Letter | Published:

Low levels of photoreactivating enzyme in xeroderma pigmentosum variants

Naturevolume 257pages132134 (1975) | Download Citation



XERODERMA pigmentosum (XP) is a recessive, hereditary disease in which patients develop malignancies on areas of skin exposed to sunlight1. Although fibroblasts from most XP individuals are deficient in excision repair of damage to DNA (classical XP), those from a few individuals (XP variants) having the usual clinical signs of XP seem to have normal excision capacity2. Photoreactivation is a DNA repair process in which the photoreactivating enzyme (PRE) monomerises pyrimidine dimers induced by ultraviolet light3. As PRE is present in normal human cells4, but only at reduced levels in classical XP cells5, we thought that the XP variants may also be defective in PRE activity. We therefore measured this activity in fibroblasts from four XP variants (Table 1) and found that Variants XP30RO, XP4BE, XP13BE, and XP7TA have 56, 11, 9, and 4% of the normal level of PRE activity, respectively.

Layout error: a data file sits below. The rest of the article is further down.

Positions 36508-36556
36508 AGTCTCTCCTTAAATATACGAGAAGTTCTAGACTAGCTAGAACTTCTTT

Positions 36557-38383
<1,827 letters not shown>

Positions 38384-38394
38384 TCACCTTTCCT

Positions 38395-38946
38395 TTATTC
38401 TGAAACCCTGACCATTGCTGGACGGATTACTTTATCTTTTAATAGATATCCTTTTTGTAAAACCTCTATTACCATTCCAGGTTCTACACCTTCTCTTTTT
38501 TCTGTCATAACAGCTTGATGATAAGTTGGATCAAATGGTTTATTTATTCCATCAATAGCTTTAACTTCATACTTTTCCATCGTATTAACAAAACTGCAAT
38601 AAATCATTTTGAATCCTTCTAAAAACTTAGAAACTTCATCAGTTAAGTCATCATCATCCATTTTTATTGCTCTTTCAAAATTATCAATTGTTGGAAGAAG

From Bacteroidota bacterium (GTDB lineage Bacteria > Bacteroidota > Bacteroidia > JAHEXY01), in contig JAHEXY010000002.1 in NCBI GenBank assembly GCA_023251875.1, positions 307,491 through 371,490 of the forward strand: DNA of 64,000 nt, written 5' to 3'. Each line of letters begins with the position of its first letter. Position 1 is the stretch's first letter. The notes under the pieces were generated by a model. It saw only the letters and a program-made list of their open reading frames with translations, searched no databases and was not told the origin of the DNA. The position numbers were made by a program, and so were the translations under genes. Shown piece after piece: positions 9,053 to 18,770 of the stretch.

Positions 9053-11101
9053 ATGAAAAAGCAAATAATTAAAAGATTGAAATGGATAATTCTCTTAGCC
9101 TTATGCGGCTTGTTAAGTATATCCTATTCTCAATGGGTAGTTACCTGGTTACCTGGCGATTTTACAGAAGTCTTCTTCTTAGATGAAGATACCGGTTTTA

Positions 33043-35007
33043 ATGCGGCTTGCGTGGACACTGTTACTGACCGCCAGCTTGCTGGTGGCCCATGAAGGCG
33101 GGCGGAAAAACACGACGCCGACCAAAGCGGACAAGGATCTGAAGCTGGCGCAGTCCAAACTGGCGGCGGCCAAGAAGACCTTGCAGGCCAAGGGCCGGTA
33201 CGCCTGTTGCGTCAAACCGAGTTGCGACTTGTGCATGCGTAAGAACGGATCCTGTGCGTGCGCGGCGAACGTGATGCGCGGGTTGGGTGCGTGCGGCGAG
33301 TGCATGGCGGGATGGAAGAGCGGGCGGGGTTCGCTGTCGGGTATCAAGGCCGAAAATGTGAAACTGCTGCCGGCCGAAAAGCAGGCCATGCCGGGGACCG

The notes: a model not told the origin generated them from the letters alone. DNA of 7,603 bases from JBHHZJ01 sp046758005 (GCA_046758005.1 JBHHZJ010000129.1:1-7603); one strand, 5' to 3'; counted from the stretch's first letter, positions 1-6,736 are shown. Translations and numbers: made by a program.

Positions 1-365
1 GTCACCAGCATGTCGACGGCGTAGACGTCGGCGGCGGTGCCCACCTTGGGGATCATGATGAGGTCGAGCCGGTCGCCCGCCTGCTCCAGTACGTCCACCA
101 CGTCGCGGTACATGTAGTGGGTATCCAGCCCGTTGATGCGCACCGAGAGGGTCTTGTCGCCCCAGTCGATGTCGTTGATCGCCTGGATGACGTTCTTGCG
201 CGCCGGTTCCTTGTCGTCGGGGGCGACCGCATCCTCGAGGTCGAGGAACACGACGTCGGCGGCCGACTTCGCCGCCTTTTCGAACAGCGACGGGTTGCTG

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  1. Department of Molecular Biology and Biochemistry, University of California, Irvine, California, 92664



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